A new study has highlighted the importance of physical stores in driving retail sales in the UK.
Of the £313bn spent by UK consumers in 2015, £278bn (89%) “touched” a store through physical sales, click & collect and online sales browsed in store, according to Verdict Retail and British Land.
The survey on shoppers’ behaviour also found that under 35s were using physical stores the most – 81% of sales to 16- to 24 year-olds and 80% of sales to 25- to 34-year olds are made in store rather than online.
Verdict and British Land surveyed 30,000 consumers to measure the role of the physical store in an omnichannel age, identifying factors that influence online shoppers and how they buy across channels.
Women use click & collect more than men, and engage more with stores overall as part of their shopper journeys, according to the study.
Similarly, Londoners are more likely to touch a store when they shop compared with the rest of the UK.
This not only reinforces the importance of physical stores today, but also indicates their likely future importance. Far from showing a pure-play generation of young shoppers, the research reaffirms physical shopping’s role as a recreational and social activity that is here to stay.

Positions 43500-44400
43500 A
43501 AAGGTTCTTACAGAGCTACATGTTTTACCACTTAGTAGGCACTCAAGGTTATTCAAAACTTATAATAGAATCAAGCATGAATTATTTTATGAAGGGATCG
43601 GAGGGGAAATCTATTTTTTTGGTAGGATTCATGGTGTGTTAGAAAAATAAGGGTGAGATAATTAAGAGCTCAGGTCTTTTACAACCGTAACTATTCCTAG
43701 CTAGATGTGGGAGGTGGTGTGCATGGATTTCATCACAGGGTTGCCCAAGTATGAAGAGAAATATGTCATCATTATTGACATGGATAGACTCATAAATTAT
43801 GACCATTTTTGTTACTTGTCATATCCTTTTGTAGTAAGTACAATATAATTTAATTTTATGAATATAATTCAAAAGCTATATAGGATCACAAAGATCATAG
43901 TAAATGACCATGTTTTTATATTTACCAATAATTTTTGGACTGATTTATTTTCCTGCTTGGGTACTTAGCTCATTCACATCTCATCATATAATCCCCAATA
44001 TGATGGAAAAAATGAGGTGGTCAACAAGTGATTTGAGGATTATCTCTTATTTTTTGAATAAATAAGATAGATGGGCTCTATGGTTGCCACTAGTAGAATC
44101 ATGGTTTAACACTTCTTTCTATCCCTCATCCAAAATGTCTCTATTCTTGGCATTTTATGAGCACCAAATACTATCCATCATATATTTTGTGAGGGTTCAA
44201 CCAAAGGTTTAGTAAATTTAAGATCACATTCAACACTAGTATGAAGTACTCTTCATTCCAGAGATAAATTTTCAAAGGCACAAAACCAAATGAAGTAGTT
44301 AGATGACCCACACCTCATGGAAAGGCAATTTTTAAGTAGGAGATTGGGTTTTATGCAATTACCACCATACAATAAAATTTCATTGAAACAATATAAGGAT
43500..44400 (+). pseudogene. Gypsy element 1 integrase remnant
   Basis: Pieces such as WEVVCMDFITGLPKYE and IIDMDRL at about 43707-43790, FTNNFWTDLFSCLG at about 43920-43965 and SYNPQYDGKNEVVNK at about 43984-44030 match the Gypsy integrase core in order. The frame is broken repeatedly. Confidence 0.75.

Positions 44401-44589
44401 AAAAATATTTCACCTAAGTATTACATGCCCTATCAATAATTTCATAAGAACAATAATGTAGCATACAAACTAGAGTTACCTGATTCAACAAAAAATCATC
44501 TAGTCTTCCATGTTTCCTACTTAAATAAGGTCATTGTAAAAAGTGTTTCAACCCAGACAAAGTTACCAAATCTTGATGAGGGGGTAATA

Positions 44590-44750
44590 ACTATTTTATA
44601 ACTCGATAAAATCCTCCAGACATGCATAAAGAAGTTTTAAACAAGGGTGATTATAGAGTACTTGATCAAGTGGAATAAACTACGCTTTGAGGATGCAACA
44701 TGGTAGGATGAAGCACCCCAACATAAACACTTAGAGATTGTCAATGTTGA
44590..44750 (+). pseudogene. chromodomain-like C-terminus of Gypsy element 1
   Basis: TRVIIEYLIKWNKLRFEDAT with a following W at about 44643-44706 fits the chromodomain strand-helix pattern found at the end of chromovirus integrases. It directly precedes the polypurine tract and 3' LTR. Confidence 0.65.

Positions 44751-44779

Patrick O’Brien, content director for Verdict Retail, commented: “The prevalence of showrooming is resulting in a number of retailers repurposing their physical stores, utilising them to display products and promote online sales rather than just to fulfil immediate sales. We expect this trend to grow as stores continue to migrate to the showcase model.”
Ben Dimson, head of retail business development for British Land, said:“The True Value of Stores research reveals a number of thought-provoking insights, such as the importance of stores for under 35s, and the varied role of the store across sectors.
“We expect to see continued demand for physical stores from a variety of operators, and this research helps to cement their place within retailers’ plans in an omnichannel age. Even online pure-plays are dipping their toe into the world of physical, taking pop-up space or temporary units. In doing so, they benefit from the ‘halo effect’ that stores offer – generating online sales and strengthening customer relationships.”